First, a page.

Our Press - The Sun

Temptress in a C-cup
A pair of falsies, a push-up bra and, voila, I'm a ...

By TANYA ENBERG, Special to the Sun: September 6, 2004

Bombshell blonds may be having more fun than their brunette counterparts, but what about women stacked with ample Baywatch-style boobs? Let's face it -- everywhere you look, big kahunas are popping out all over. From Lil' Kim busting loose in a slinky dress at the MTV Video Music Awards to Janet Jackson's Superbowl breast blunder -- oops, "wardrobe malfunction" -- it seems that more and more women are putting their "credentials" up front and centre.

But when it comes to breasts, is bigger really better?

There was only one way to find out -- hit the streets with a new set of knockers.

'NEW GIRLS IN TOWN'

That's right, with the help of a padded push-up bra and a set of silicone falsies, my modest set of size 36B breasts were instantly transformed into cleavage-spilling jumbo jugs.

Very nice. Still, how was the rest of the world going to greet the new girls in town?

After squeezing into a tiny T-shirt, it was time to turn some heads. It wasn't only my chest that was boosted with newfound confidence.

With mission firmly in place, I headed out to my first stop -- the laundromat.

True, there's an undeniable rush of confidence that comes from seeing the "Body Wonders" falsies jiggle and bounce with the best of 'em.

That is until the spares suddenly popped out from my chest and started freely flipping and flopping about in the middle of the laundromat.

I scramble to retrieve them (do they have minds of their own?) and furtively look around to see if anyone's noticed this bizarre scene. Fun? Not exactly.

Next stop, the Canadian National Exhibition, where stares are rampant. Sure the looks primarily come from puberty-stricken boys, but it does appear the beefed-up breasts are firing out some very strong opposite-sex attracting signals.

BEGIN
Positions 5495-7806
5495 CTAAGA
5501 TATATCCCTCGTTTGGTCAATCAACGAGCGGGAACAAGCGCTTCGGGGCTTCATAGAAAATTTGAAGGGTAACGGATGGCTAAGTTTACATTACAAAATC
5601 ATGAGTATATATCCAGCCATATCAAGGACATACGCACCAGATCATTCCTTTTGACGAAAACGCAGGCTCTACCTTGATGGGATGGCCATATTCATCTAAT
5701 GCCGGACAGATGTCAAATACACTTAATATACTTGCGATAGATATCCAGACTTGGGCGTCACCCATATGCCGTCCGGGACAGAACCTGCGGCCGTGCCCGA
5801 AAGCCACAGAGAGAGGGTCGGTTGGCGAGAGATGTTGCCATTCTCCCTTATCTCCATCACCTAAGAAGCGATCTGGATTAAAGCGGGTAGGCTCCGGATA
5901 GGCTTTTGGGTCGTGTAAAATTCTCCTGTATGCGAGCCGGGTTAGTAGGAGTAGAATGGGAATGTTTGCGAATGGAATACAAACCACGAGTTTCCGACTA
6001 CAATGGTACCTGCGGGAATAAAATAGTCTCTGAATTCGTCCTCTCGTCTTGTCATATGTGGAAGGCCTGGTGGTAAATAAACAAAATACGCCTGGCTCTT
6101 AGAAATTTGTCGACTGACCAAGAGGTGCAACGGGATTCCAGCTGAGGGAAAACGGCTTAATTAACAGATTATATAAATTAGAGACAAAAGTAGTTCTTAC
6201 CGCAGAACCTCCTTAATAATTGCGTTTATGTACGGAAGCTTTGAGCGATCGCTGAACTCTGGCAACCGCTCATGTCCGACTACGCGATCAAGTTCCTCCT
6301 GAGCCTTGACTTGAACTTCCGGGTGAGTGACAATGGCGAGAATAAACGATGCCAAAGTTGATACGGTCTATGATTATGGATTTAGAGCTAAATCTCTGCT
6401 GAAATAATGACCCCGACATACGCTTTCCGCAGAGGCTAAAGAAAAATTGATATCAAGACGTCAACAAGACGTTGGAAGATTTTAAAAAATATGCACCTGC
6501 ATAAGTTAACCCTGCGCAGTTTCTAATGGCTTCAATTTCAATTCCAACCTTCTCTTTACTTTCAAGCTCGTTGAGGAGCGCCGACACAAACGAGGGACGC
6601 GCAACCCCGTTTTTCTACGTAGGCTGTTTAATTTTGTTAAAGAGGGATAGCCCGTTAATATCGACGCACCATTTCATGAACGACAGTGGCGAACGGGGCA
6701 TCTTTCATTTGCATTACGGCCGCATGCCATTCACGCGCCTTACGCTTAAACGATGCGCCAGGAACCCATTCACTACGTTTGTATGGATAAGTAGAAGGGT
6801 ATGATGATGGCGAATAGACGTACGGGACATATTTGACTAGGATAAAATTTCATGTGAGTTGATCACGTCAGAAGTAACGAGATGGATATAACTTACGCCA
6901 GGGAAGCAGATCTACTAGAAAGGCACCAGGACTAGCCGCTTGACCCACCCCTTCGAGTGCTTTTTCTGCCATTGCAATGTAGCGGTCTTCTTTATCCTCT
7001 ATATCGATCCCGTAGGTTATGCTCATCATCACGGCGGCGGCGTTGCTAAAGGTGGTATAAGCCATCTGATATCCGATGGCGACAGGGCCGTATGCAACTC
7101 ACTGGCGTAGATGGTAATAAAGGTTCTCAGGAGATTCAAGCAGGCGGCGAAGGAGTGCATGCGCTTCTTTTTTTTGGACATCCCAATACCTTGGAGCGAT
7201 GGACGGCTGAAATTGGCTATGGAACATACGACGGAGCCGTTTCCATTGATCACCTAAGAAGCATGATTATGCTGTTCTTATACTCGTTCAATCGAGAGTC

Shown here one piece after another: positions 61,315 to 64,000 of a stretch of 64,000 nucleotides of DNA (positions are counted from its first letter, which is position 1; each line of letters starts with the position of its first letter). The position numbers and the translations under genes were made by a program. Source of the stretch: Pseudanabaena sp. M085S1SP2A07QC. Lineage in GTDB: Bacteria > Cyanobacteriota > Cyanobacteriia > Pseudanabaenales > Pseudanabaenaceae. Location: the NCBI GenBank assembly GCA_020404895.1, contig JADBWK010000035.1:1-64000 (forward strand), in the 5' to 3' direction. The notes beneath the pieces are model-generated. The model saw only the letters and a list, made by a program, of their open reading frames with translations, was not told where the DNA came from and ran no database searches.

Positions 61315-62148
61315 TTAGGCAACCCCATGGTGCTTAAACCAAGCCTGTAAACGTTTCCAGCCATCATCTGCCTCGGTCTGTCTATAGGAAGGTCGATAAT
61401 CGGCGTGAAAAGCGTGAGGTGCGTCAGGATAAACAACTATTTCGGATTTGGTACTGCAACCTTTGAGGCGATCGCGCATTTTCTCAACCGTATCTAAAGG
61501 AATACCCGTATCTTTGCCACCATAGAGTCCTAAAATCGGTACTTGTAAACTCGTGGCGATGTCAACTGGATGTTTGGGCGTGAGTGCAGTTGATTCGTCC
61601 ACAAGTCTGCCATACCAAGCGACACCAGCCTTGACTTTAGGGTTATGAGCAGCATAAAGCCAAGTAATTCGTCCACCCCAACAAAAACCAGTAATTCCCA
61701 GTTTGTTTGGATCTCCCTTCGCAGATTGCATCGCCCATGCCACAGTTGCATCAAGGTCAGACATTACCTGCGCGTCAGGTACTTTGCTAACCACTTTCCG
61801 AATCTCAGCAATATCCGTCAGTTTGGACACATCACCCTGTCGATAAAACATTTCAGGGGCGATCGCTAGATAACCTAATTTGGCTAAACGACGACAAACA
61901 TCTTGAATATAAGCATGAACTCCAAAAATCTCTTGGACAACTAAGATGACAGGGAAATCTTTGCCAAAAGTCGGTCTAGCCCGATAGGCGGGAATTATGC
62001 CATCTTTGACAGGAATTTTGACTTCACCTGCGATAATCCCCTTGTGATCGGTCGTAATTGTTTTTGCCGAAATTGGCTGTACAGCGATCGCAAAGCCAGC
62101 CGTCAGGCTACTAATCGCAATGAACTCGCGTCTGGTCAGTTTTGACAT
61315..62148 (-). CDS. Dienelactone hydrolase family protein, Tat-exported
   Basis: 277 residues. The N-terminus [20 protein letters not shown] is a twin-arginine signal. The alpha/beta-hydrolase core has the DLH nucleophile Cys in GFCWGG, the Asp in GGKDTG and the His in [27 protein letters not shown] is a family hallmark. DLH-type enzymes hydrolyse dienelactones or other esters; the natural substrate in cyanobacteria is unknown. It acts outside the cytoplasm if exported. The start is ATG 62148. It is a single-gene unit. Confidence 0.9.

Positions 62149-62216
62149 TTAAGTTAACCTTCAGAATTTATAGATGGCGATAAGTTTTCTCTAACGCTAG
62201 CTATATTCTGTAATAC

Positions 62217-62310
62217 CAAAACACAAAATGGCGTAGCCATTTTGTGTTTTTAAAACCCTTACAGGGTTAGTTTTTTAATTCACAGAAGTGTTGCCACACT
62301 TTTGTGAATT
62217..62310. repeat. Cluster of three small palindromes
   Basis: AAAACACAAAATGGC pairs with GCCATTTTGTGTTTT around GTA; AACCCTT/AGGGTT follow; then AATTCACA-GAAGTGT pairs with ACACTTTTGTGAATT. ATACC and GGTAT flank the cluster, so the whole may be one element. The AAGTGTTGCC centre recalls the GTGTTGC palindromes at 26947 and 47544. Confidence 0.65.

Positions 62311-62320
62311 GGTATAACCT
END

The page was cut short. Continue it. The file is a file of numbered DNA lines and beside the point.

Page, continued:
As busty stars such as Pamela Anderson juggle with just how big to go, one has to wonder, is more than a handful really just a waste?

"There's no doubt that we are a breast-focused society," says Toronto-based plastic surgeon Dr. Mitchell Brown. "But there are men who like smaller breasts, and some who like larger breasts. I find it so completely personal."

Implants, he stresses, are not for everyone.

"It's for people who are doing it for the right reasons -- for themselves," he says.

Anne, 26, (not her real name), is one such woman. After having a baby at 15 years of age, her breasts lost their shape from the combined effects of pregnancy and breast-feeding. Now, she's determined to get implants.

"They're just not full," Anne complains of her size 36A breasts. "They just kind of fall there."

Anne isn't looking for a huge set.

"I don't want to be a silicone porn star," she laughs. "I just want to go to a B (cup) so that I can look in the mirror and be satisfied by what I see."

Toronto-based cosmetic surgeon Dr. Robert Stubbs says women seek implants for various reasons.

"(There is the) 25-year-old who's been waiting for her breasts to grow since puberty and they still haven't come, and the women who've had them but lost them," he says.

'DIDN'T FEEL SEXY'

Many women experience shrinkage after breast-feeding, Stubbs explains.

One of his patients spoke recently during recovery after just having had breast augmentation.

"Looking in the mirror I just didn't feel sexy," says the 29-year-old Canada Post employee and mother of two. "I didn't even need a bra. This past year I wore padded bras just to see what it was like."

For her, implants have nothing to do with attracting men.

"I did it for my own self-confidence. This is my gift to myself after having children."

Still, many women take pride in their smallish-sized twins.

Sophie Nicholls, 26, of Toronto, says that while she was often teased when she was younger for being flat, she has come to terms with her 34A size.

In a world of mega-sized portions, Nicholls says size doesn't always matter.

"I really don't care anymore," says Nicholls. "I think padding is pathetic, just in the fact that it's false advertising. You're basically stuffing yourself."

When it comes to implants, Nicholls says it's not an option.

As for me and my falsies, well, they're getting stuffed all right -- in the closet. At least until I have a slinky little dress that needs some filling out.

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